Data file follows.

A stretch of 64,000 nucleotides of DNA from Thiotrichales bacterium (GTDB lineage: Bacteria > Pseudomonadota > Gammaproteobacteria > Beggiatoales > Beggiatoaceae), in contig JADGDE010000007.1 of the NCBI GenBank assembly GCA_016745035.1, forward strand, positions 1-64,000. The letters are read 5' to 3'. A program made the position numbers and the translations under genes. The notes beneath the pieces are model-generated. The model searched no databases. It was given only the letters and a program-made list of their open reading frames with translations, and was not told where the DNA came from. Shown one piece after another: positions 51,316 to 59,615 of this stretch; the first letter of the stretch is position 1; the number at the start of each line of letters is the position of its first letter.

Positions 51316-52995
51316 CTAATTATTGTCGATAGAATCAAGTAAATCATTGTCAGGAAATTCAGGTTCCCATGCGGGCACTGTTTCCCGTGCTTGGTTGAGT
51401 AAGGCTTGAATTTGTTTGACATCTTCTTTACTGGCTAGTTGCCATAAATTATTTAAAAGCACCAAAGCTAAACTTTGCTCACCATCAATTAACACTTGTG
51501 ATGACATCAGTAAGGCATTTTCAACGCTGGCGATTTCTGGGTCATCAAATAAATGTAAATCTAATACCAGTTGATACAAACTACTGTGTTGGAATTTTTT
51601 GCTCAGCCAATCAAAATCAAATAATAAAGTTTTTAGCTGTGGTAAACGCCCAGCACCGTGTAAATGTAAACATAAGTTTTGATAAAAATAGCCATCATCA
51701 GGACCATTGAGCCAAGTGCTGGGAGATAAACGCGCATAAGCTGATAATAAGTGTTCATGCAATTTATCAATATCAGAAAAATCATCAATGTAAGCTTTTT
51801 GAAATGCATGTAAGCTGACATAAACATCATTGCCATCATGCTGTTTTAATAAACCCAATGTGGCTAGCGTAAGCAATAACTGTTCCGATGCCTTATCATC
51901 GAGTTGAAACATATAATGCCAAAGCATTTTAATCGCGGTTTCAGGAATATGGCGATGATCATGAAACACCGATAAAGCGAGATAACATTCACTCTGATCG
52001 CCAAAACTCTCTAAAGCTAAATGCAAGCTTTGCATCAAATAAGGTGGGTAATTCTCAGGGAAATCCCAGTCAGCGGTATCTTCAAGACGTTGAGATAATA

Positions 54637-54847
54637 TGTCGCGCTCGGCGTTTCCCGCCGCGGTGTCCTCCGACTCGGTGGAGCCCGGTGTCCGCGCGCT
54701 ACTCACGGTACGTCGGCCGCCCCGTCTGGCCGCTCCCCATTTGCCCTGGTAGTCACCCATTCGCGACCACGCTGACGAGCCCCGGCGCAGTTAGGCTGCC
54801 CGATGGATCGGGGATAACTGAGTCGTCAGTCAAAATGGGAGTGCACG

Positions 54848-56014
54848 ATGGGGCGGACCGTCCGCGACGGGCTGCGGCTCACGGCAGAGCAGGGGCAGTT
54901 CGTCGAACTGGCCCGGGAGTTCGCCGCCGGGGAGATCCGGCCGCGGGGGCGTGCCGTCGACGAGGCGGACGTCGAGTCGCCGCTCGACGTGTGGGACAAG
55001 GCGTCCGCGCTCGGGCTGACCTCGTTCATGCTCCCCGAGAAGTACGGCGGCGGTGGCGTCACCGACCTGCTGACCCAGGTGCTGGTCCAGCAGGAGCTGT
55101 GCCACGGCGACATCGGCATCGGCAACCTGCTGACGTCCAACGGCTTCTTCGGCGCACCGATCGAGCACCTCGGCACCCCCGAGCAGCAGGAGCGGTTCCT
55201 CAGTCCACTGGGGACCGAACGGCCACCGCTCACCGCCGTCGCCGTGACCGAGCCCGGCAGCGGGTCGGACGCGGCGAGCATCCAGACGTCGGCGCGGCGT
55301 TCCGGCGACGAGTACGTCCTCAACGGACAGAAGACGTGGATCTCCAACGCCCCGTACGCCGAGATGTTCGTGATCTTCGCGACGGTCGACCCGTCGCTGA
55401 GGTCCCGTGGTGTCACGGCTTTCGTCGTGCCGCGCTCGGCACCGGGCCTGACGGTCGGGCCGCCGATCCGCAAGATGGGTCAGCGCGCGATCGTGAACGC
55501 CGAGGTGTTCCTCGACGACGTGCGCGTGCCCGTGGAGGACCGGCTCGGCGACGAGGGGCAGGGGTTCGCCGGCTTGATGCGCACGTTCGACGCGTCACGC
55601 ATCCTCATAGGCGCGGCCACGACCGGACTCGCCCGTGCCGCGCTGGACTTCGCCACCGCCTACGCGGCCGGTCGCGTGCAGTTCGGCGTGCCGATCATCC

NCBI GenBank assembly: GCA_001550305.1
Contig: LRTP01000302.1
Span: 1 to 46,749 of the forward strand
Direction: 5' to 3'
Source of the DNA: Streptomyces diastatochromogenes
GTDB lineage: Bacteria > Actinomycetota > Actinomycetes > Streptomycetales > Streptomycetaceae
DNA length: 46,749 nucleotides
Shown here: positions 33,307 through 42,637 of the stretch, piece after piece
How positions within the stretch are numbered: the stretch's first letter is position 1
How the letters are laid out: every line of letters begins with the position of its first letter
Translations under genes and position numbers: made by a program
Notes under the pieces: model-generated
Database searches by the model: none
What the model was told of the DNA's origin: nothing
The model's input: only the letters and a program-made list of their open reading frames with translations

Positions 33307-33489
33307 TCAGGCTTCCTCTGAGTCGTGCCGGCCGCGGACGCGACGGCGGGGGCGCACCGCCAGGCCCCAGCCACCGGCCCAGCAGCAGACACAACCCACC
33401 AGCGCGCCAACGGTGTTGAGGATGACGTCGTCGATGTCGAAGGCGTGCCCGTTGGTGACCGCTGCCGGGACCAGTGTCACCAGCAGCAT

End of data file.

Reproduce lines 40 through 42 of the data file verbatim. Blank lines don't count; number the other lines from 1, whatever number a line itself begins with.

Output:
Positions 33307-33489
33307 TCAGGCTTCCTCTGAGTCGTGCCGGCCGCGGACGCGACGGCGGGGGCGCACCGCCAGGCCCCAGCCACCGGCCCAGCAGCAGACACAACCCACC
33401 AGCGCGCCAACGGTGTTGAGGATGACGTCGTCGATGTCGAAGGCGTGCCCGTTGGTGACCGCTGCCGGGACCAGTGTCACCAGCAGCAT